Friday, May 30, 2008
Late review today. It's Friday, my boss is in another State...and I have had client meetings all morning. Stupid clients.
Anyway, I grabbed a bottle of Jolly Pumpkin's Biere De Mars. I'm really bummed that Beer Advocate redid their graphics so I can't download the bottle pics any more because this one is awesome. It's a big magnum, bottle with a picture of an angry God of War blowing a holy hell of a storm. Beautiful. I'd get a tattoo of it.
This is a Biere De Garde style, or more directly translated, a beer that you store. It's another one of those unique French-style beers farmers would brew and store to drink with dinners after a hard days work. It's got its differences from the Franch Farmhouse Ales (saison), which is a much more subtle style than a biere de garde, which is a heavier hitter a little closer, to me, to a gueuze or lambic whereby the saison is closer to a standard Belgian ale.
Love 'em both.
Anyway...Biere De Mars, aged in oak barrels like every other beer at Jolly Pumpkin.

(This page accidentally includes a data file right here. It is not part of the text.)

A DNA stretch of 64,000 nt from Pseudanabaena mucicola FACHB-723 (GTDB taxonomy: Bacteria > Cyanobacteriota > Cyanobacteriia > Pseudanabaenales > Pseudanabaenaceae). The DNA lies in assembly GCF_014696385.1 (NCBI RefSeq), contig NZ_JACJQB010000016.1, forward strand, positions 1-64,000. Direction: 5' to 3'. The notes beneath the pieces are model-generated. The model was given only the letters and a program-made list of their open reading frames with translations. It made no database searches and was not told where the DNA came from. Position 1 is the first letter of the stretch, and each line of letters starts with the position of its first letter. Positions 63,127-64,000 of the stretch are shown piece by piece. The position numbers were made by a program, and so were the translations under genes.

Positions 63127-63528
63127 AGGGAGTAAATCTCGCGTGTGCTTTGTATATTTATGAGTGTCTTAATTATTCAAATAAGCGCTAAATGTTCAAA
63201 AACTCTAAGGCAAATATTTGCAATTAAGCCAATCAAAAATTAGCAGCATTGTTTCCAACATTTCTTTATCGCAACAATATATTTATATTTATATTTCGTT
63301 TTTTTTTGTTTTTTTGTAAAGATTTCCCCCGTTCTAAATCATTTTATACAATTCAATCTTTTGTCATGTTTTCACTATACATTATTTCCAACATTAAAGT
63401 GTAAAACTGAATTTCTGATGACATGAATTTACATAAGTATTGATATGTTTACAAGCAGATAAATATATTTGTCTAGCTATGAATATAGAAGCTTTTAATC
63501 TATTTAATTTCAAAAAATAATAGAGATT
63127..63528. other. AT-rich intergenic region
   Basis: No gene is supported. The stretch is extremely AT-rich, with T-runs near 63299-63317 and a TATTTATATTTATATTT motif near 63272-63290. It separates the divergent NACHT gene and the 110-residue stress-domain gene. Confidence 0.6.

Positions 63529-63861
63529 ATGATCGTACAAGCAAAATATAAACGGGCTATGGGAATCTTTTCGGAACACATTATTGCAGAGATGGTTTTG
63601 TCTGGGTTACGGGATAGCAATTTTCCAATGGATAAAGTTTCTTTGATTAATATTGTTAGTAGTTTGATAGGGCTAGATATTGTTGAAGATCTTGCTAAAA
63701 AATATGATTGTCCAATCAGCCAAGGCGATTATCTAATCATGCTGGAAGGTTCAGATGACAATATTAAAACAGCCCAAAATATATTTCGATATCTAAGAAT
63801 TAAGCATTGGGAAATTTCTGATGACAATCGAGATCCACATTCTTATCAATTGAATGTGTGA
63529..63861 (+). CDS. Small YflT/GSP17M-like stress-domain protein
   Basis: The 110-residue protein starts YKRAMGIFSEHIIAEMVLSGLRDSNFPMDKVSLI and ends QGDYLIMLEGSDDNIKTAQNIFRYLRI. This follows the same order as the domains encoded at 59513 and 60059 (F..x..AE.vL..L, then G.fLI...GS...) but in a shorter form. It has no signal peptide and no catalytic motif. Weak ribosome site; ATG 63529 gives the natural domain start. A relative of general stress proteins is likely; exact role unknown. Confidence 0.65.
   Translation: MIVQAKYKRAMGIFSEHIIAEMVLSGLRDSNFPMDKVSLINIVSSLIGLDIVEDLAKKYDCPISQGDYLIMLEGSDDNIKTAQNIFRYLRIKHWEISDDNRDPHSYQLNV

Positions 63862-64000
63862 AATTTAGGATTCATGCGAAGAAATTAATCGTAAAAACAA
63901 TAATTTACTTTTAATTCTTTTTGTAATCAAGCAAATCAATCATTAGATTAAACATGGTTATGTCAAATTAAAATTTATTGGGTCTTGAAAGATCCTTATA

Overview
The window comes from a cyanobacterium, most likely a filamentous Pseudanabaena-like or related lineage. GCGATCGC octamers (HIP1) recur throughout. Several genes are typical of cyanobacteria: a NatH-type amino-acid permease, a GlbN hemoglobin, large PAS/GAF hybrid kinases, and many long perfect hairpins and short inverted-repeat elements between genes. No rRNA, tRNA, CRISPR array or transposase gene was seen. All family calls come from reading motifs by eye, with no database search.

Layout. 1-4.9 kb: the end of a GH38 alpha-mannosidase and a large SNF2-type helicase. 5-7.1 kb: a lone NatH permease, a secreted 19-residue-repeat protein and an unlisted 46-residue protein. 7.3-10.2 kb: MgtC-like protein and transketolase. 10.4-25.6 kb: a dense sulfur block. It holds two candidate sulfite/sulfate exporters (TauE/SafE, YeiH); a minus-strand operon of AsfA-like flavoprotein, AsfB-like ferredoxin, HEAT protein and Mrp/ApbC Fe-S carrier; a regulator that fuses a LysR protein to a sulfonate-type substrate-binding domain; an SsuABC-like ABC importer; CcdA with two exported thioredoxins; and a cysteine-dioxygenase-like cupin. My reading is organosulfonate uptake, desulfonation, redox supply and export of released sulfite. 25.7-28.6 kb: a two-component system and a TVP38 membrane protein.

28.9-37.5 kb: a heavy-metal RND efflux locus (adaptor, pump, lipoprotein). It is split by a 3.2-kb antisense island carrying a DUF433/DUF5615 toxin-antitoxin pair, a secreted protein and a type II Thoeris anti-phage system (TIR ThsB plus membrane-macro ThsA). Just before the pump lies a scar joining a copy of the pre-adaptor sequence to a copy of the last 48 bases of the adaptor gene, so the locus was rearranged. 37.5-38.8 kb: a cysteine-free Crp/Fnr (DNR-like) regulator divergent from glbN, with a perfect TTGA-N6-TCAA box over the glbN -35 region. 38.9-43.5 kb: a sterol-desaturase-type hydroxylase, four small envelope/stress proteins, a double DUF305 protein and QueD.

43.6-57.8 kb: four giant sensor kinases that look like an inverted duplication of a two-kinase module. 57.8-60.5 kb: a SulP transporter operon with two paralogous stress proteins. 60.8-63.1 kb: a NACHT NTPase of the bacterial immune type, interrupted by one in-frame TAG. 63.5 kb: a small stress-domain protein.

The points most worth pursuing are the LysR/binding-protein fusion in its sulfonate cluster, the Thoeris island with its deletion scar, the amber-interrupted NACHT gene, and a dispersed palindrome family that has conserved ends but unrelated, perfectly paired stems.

The beer poured a deep, cloudy ruby-red-and-amber color with a thin but substantial finger-sized fluffy head. It had some nice brown highlights and even a sort of light-diffusing effect that I really liked (maybe it was my glass...).
The aroma is really hard to describe, so here it goes: candied sour cherries, brown sugar and a bouquet of flowers strained through a wool blanket. Sounds unappetizing? I assure you, it's actually not. The blankety aroma is actually an earthy pungency that underlies all of the other sweet/sour/floral aspects. It makes for an intriguing beer, but definitely not one for a beginner.
The flavors you get right off the bat are not "flavors" per se but senses. Tartness and sourness. This big cherry flavor is nice and sweet, but it sibsides to a true sourness. Not like the Sour Patch Kids sour that's simply tart, but a real sourness. The sour taste (Brettannomyces bacteria) lingers throughout the beer, but there wasn't quite enough of a malt backbone to substantiate it. It was heavy on the sour and light on the balance.
It was very nicely carbonated and left a smooth feeling on the palate despite the sour bite.
Again, this beer is not for someone you're trying to introduce to big beers. This one is even big for big beer drinkers. I really honestly regret not having cellared this beer. If I was thinking well, I'd have cellared this beer for at least 6 months if not longer to get some of these huge flavors to mellow and some of the all-but-hidden caramel character to come out a bit more. Live and learn; I went back to Oades Big 10 to find another bottle to cellar, and they had run out temporarily. I just haven't made it back yet to see if they have any more.